Get to grips with the entire documentary film making process on this comprehensive course, which blends theory with practical experience.
MA Documentary Film leads on exploring the full range of the documentary genre and modes of production that have brought about recent innovation.
The digital revolution means new ways of directing, producing and showing documentary films in broadcast, independent and web 2.0 media. You will learn the entire process – taking on the roles of producer, director, camera operator, sound-recordist and editor.
What can you expect?
You can expect to be grounded in documentary direction, camerawork and editing - the key artistic and technical skills for a successful production team.
Each year students take their work from London College of Communication onto the competitive British and international documentary filmmaking circuit.
You will enhance your career prospects gaining valuable skills, vision and opportunities including guidance on pitching for funding and commissions.
In return, you’ll need to be committed and passionate about your study and practice and be ready with strong ideas. You will also need to be open to constructive and supportive criticism so that you’re able to push boundaries in your thinking, writing and reflection, alongside the making of your films.
The course culminates in you making a short documentary film (15-20 minutes). From identifying characters, stories and locations to shooting and editing with a particular visual style, you will be the complete author of your work.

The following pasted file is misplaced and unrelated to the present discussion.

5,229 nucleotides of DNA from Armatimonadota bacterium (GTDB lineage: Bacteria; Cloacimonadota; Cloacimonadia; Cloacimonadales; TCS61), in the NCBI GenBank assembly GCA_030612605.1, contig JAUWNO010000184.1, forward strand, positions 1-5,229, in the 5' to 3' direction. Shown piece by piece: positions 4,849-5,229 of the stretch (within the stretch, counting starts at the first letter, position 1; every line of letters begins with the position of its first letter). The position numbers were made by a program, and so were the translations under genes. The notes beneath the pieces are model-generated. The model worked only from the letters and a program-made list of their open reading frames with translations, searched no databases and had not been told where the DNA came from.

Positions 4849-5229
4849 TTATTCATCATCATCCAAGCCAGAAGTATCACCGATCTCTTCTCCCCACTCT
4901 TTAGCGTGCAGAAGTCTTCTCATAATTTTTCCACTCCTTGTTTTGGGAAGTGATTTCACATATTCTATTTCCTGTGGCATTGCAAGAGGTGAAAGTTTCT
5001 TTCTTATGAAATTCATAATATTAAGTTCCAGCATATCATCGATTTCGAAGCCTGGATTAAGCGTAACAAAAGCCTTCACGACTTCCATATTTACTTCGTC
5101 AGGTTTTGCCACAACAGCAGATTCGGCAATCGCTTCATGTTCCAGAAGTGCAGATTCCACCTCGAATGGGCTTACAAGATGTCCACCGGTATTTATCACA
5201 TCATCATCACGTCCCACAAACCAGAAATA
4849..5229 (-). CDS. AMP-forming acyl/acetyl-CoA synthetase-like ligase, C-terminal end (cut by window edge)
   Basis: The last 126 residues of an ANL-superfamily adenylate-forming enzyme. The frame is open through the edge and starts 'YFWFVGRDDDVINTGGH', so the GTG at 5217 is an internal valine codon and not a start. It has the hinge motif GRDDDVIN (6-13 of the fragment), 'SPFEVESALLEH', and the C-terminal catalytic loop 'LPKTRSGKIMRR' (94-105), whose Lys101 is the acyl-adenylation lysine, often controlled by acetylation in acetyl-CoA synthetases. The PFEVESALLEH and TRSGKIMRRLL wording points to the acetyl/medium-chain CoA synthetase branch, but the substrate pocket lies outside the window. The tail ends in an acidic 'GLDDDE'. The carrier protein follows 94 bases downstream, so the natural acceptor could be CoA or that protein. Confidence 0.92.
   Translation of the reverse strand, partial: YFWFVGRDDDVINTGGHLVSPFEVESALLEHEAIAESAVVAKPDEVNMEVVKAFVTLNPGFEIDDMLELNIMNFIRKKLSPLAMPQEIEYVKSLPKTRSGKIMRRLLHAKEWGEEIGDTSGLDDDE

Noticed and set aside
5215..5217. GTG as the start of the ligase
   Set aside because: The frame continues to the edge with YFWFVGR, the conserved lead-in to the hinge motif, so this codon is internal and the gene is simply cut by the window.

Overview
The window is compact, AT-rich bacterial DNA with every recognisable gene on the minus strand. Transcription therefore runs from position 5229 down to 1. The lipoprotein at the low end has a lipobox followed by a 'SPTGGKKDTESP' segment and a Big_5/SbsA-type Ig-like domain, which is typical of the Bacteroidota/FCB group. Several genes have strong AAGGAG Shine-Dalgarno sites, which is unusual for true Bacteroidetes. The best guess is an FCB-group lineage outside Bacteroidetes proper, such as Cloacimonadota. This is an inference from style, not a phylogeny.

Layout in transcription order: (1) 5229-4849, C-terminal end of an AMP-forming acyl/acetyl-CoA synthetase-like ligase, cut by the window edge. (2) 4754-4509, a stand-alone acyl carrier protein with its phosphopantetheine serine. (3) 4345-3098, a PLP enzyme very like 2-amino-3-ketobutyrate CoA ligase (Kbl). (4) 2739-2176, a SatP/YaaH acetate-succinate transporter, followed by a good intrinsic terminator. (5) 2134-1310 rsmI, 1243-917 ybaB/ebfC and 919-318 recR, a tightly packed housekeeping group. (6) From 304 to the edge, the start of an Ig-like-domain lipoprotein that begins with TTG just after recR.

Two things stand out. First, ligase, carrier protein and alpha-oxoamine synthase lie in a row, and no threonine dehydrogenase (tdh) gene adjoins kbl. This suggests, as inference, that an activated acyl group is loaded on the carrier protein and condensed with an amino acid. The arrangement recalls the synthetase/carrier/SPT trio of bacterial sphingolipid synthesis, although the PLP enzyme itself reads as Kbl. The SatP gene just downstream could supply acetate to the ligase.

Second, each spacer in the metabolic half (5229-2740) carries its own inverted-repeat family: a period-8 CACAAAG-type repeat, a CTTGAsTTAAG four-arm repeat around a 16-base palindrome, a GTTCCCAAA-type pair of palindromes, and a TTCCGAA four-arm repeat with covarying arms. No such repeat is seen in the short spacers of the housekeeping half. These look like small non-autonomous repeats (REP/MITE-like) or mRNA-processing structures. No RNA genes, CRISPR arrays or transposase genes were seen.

Artistic, investigative, observational and activist film ideas are all welcome. These can be developed for the context that suits your work best – from broadcast to independent or gallery exhibition.
MA Documentary Film explores the traditions of international documentary film while offering modern documentary production facilities at London College of Communication.
Training includes shooting and directing on high-definition cameras and editing in Adobe Premiere. Practice is integrated with the theory so that filmmaking is critically and conceptually analysed within the historical and practical context of documentary film.
What are our graduates doing?
Holly Cocker (2010):
“I'm currently running my production company Markthree Media from Sheffield. We've recently made two episodes in the new series of CBBCs My Life; one on homelessness in London that was shot entirely with iPhones by kids and one on orphanages in Moldova, presented by a lad with Down's Syndrome.
We've also made a documentary about young with parents in prison for Radio One and are working on films for BBC Three and Channel 5”.
Chloe White (2011):
“I run the production company Whalebone Films. We are an award-winning production company based in London and Hastings.
We work primarily in non-fiction, short-film format and our repertoire includes documentaries, animated content, educational, promotional and fundraising films. We've just finished a short film for the Guardian on climate change and Christianity in the USA and we're working on a feature – 1001 Days”.